Judges comments

I missed last meeting due to an eye operation (yay I can see again) but people must have enjoyed the judges comments because I’ve been asked to add them to the website.

Bruce Shanks was the judge and he’s kindly given permission for his comments to be added.

I found an overall very good standard of images, within this competition.
Some of the things which we don’t stress enough today about images is, does the photographer have a story to tell ?
More often images appear to be an exercise, of trying to emulate a successful type of image that one has seen elsewhere, or searching for a formulae to success, rather than finding a story to advance
A lot of great images, are preconceived. i.e. they are thought about, and constructed from a blank canvas ( formerly piece of unexposed film , now free-space on a capture card. Things to consider for a successful image; are good lighting, understanding of depth of field, and composition, and the importance of using the space available, to great advantage.


When I learnt to judge, way back in 1959 at Tauranga and District Photographic Society, we judged on a points basis:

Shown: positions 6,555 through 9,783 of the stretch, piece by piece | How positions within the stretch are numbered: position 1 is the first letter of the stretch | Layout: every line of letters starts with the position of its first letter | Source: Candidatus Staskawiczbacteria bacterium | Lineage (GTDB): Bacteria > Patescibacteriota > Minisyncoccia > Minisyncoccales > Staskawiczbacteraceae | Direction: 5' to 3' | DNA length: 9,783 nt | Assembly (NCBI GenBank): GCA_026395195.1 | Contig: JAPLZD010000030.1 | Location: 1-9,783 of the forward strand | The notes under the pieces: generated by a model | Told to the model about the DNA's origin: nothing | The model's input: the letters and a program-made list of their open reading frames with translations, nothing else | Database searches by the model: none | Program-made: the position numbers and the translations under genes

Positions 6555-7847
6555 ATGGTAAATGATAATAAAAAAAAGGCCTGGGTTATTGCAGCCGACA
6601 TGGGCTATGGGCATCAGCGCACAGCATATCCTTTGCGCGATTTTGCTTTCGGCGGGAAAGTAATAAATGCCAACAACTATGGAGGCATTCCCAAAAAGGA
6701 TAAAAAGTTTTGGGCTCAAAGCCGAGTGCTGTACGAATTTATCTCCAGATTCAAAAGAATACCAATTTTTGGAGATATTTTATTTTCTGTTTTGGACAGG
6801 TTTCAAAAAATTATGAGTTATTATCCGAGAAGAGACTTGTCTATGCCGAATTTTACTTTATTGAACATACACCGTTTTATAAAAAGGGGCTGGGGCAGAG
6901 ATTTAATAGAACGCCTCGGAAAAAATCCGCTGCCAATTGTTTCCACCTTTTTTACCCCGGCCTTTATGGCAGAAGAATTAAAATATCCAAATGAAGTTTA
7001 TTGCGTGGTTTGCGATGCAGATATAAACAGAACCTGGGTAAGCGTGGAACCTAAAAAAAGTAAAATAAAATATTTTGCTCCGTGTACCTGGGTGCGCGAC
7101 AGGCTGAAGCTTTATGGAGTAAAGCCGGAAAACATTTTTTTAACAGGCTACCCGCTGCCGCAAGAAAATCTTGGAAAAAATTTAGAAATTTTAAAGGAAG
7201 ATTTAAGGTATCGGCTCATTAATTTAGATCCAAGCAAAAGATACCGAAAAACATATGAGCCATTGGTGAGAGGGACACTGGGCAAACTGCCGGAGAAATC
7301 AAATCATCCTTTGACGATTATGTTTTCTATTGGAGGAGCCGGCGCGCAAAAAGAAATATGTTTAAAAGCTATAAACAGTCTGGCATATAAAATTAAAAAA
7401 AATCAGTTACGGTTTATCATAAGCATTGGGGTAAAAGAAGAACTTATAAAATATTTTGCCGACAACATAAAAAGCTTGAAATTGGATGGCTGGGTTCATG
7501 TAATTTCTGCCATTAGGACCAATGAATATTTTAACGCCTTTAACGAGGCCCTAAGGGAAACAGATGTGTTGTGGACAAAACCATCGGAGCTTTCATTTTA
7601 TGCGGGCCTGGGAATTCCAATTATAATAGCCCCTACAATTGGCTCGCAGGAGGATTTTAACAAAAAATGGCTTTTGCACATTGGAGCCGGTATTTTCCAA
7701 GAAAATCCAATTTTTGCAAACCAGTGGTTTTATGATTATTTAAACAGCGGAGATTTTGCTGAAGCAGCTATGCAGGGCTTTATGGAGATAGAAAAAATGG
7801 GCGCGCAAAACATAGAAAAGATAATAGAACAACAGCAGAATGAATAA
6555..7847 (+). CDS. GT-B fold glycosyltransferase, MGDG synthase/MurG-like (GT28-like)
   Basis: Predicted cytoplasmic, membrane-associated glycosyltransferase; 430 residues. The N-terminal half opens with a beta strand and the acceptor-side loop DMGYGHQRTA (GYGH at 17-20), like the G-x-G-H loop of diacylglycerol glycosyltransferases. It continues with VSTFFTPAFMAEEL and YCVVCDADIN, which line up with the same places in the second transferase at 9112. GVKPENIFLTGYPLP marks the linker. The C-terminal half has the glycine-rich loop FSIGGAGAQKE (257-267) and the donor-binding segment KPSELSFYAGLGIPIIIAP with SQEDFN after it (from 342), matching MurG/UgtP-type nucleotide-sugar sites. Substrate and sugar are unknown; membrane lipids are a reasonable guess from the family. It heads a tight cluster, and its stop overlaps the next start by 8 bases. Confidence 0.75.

30 Points for Conception

Did the photographer have a story to present.

40 points for how the image w
as constructed, put together,(known as composition), consisting of shapes, placement of objects, balance of tones, light and shade, lines of view, darker at the base, lighter at the top etc.

25 points Photographic Technique

mainly over ridden today by the camera manufacturer’s in-camera software

5 points for presentation, mounting, matting, outlining, titling etc.
Of course that was in the days before, light meters, rangefinders, SLRs etc although the TLR (Twin lens Reflex) were fairly common ( Rollei’s etc) did have focus, on a screen, but an inverted image.
A good tip is to flip your image, and view the reversed image often, weaknesses will be seen, in this mirrored image, often it may be a stronger image, but be careful of writing, watches on the wrong wrist, and other, give away factors.
Try always to have a focal point, for the viewers eye to linger on.
Study the guidelines of composition, at the least.

Google “Rule of thirds” , “Golden ratio” or “Golden mean” or Fibonnaci number, spirals, and golden section.


Other forms of composition worth study, are balance, S curves, Triangles.


We pooh pooh construction of our image to our detriment, and an understanding of the balance and harmony between colours is a useful skill for the exhibition photographer to master.

In the knowledge basket section of the society website is a section on composition which gives guidance to some of the compositional considerations Bruce Shanks talks about.